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Archives of Toxicology

, Volume 87, Issue 6, pp 969–979 | Cite as

Metabolism of arsenic and its toxicological relevance

  • Takayuki Watanabe
  • Seishiro HiranoEmail author
Review Article

Abstract

Arsenic is a worldwide environmental pollutant and a human carcinogen. It is well recognized that the toxicity of arsenicals largely depends on the oxidoreduction states (trivalent or pentavalent) and methylation levels (monomethyl, dimethyl, and trimethyl) that are present during the process of metabolism in mammals. However, presently, the specifics of the metabolic pathway of inorganic arsenicals have yet to be confirmed. In mammals, there are two possible mechanisms that have been proposed for the metabolic pathway of inorganic arsenicals, oxidative methylation, and glutathione conjugation. Oxidative methylation, which was originally proposed in fungi, is based on findings that arsenite (iAsIII) is sequentially converted to monomethylarsonic acid (MMAV) and dimethylarsinic acid (DMAV) in both humans and in laboratory animals such as mice and rats. However, recent in vitro observations have demonstrated that arsenic is only methylated in the presence of glutathione (GSH) or other thiol compounds, which strongly suggests that arsenic is methylated in trivalent forms. The glutathione conjugation mechanism is supported by findings that have shown that most intracellular arsenicals are trivalent and excreted from cells as GSH conjugates. Since non-conjugated trivalent arsenicals are highly reactive with thiol compounds and are easily converted to less toxic corresponding pentavalent arsenicals, the arsenic–glutathione conjugate stability may be the most important factor for determining the toxicity of arsenicals. In addition, “being a non-anionic form” also appears to be a determinant of the toxicity of oxo-arsenicals or thioarsenicals. The present review discusses both the metabolism of arsenic and the toxicity of arsenic metabolites.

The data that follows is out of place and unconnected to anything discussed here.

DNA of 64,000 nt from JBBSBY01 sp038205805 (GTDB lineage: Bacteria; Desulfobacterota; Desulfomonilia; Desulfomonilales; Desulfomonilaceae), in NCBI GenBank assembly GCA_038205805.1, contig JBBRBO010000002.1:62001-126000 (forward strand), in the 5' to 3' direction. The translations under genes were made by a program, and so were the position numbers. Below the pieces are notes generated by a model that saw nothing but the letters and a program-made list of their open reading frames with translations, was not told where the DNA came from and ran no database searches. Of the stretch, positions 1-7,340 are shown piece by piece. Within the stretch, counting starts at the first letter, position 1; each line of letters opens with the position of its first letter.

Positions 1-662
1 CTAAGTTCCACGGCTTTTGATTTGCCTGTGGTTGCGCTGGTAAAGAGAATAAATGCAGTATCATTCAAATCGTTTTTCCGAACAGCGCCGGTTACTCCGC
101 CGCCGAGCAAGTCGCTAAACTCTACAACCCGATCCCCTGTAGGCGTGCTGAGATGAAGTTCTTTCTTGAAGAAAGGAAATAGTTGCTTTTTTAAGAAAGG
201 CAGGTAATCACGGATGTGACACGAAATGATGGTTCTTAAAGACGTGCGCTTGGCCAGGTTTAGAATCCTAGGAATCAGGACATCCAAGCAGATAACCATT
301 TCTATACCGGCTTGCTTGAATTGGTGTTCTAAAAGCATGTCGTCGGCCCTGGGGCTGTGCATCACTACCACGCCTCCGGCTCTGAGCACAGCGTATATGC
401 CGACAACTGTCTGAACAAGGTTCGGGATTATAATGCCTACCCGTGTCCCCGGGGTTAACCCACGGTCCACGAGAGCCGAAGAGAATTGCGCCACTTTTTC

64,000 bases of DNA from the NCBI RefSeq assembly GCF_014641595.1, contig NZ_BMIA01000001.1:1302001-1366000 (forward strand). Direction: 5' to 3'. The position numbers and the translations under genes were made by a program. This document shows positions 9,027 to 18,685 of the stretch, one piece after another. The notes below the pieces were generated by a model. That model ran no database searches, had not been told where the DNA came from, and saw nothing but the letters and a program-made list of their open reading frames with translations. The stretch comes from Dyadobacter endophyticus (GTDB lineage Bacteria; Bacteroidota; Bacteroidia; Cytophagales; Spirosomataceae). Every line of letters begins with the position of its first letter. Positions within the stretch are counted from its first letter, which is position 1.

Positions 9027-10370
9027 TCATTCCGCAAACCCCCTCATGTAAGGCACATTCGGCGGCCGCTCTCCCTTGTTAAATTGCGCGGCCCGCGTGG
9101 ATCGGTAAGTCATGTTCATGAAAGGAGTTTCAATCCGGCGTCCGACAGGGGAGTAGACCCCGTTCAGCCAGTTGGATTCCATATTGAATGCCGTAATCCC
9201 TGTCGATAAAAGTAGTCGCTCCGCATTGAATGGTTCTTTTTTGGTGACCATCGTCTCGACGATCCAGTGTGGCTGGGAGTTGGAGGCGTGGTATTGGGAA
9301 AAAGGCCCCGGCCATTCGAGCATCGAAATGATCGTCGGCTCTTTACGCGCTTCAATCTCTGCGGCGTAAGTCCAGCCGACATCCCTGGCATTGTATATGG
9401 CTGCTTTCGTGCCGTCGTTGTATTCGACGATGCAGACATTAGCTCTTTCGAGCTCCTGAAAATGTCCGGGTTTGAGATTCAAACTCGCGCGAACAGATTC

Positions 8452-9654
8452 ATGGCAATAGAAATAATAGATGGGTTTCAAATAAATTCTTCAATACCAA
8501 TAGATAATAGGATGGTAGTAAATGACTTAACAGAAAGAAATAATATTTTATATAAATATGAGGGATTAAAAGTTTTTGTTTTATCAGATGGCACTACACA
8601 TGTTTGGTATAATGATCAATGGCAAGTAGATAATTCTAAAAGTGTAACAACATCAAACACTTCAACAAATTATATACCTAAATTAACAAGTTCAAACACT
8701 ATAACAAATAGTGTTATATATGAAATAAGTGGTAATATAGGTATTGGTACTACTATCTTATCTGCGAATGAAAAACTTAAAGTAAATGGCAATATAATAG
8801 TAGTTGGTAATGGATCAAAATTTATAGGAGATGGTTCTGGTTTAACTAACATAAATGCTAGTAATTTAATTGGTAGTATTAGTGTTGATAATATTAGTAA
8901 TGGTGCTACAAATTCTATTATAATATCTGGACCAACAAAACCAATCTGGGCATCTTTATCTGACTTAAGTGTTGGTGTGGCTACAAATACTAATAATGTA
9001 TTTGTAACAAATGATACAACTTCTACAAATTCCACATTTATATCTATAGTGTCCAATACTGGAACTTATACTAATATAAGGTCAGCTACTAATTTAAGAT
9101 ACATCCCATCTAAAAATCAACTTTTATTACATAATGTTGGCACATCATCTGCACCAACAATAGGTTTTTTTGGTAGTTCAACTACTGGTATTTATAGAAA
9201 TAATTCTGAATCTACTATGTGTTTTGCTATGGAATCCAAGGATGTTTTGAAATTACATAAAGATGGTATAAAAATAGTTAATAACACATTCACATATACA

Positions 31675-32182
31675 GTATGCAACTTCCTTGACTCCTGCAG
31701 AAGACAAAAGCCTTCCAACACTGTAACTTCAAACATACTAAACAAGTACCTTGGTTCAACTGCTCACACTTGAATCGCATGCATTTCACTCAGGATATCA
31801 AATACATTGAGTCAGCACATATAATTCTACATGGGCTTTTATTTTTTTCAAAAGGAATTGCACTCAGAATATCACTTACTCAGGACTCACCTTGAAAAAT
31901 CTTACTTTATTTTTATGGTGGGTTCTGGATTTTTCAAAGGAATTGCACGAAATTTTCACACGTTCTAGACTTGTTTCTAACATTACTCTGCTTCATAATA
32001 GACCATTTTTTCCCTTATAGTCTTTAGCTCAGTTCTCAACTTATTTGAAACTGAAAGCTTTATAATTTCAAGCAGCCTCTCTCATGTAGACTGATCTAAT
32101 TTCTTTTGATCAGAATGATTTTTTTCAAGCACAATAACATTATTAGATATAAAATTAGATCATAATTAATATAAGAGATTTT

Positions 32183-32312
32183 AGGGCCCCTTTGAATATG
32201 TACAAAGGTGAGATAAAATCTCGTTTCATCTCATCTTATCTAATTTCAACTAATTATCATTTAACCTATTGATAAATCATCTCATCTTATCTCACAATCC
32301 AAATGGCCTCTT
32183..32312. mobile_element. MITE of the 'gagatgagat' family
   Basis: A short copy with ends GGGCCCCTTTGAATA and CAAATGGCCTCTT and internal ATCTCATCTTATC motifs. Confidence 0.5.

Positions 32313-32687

Keywords

Arsenic (+3 oxidation state) methyltransferase Glutathione Multidrug resistance-associated protein Thioarsenical Oxidoreduction 

Notes

Acknowledgments

This work was partially supported by Grant-in-Aid from Ministry of Education, Culture, Sports, Science, and Technology (23390167-002).

Conflict of interest

The authors declare no conflict of interest.

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Copyright information

© Springer-Verlag 2012

Authors and Affiliations

  1. 1.Graduate School of Pharmaceutical SciencesChiba UniversityChuoJapan
  2. 2.Research Center for Environmental RiskNational Institute for Environmental StudiesTsukubaJapan

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